The Australian Government recently announced AU$34.9 million in funding to the Australian National University (ANU) to develop, among other technologies, super-fast, light-based wireless communications known as ‘Li-Fi’.
The Minister for Education, Hon Dan Tehan MP, announced the grant to the Australian Research Council (ARC) Centre of Excellence for Transformative Meta-Optical Systems, which will be led by ANU Professor Dragomir Neshev. ARC will drive research to develop miniaturised optical devices that link the digital and physical worlds through light.
Professor Neshev said: “This work will make Australia a leader in the optical technologies for the fourth industrial revolution. It will underpin light-based Wi-Fi – which is a thousand times faster than current technologies – to be used in our mobile phones and laptops.
“We will help create optical systems that empower autonomous vehicles, artificial intelligence, augmented reality, wearable sensors and remote-sensing. It will also produce holographic displays and augmented reality for more immersive and powerful education in our classrooms, and laser tech that makes autonomous vehicles better at predicting and avoiding hazards.”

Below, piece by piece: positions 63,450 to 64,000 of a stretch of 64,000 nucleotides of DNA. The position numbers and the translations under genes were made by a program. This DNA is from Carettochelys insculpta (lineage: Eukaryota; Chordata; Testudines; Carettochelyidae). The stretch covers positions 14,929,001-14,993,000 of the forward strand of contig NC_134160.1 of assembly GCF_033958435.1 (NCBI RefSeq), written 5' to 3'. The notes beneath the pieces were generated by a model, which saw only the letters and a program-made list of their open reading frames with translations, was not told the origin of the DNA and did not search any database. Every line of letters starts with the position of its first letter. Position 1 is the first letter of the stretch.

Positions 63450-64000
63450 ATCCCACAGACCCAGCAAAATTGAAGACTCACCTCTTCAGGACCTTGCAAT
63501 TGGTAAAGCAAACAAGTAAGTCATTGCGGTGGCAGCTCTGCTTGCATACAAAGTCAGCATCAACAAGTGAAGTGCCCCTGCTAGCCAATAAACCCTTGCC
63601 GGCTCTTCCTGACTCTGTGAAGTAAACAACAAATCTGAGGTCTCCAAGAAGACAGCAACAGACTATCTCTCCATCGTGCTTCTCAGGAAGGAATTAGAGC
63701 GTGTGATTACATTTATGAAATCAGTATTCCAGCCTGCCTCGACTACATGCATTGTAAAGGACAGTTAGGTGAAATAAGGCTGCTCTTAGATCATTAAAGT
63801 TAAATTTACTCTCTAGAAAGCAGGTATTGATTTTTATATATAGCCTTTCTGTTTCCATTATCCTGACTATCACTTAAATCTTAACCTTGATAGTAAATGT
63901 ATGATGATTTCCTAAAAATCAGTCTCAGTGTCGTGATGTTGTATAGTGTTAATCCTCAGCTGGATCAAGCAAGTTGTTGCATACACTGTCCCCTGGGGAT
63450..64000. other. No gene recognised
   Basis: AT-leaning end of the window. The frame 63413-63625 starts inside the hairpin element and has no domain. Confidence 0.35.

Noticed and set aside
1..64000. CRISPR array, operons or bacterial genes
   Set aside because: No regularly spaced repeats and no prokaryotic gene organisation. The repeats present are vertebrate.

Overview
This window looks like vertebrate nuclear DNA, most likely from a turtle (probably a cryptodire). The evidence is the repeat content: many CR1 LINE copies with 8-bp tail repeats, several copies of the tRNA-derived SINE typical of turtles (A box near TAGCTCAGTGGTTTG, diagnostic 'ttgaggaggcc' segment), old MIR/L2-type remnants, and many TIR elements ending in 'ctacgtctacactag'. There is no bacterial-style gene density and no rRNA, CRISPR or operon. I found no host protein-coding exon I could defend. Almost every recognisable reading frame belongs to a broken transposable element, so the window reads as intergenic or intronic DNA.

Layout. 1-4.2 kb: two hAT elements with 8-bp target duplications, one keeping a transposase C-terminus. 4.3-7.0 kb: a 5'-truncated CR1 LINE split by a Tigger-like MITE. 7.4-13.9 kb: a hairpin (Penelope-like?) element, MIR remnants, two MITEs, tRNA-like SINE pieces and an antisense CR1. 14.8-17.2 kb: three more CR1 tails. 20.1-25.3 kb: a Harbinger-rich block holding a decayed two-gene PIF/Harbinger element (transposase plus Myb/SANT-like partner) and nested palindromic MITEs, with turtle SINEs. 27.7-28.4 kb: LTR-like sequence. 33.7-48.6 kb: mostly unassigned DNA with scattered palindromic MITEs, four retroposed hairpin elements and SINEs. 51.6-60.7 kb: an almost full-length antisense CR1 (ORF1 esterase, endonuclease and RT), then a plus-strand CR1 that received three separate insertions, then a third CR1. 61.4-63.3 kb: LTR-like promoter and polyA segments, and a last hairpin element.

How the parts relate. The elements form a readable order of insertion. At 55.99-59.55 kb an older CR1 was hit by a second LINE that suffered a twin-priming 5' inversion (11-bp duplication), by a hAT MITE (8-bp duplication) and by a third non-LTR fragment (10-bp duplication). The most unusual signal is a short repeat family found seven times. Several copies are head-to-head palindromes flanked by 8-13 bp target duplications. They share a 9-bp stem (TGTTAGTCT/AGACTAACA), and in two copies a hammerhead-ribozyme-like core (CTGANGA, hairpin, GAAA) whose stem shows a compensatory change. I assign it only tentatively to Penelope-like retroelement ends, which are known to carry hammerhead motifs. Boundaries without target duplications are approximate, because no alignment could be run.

ANU Provost Professor Mike Calford thanked the Government and Minister Tehan for the significant funding, saying the new Centre would help boost Australia’s economy: “This revolutionary new Centre will help strengthen Australia’s very own knowledge economy – setting up a global epicentre for light-based research and development that will develop the products of tomorrow, today.
“Currently, light underpins industry worth approximately $1,000 billion to the world economy. This transformational leap will make Australia’s economy stronger, enrich daily lives and create a safer environment that cannot be achieved with today’s technology.”
The Centre will be led by ANU and partner with the University of Melbourne, the University of Technology Sydney, RMIT University, and the University of Western Australia, as well as industry and universities across six other countries.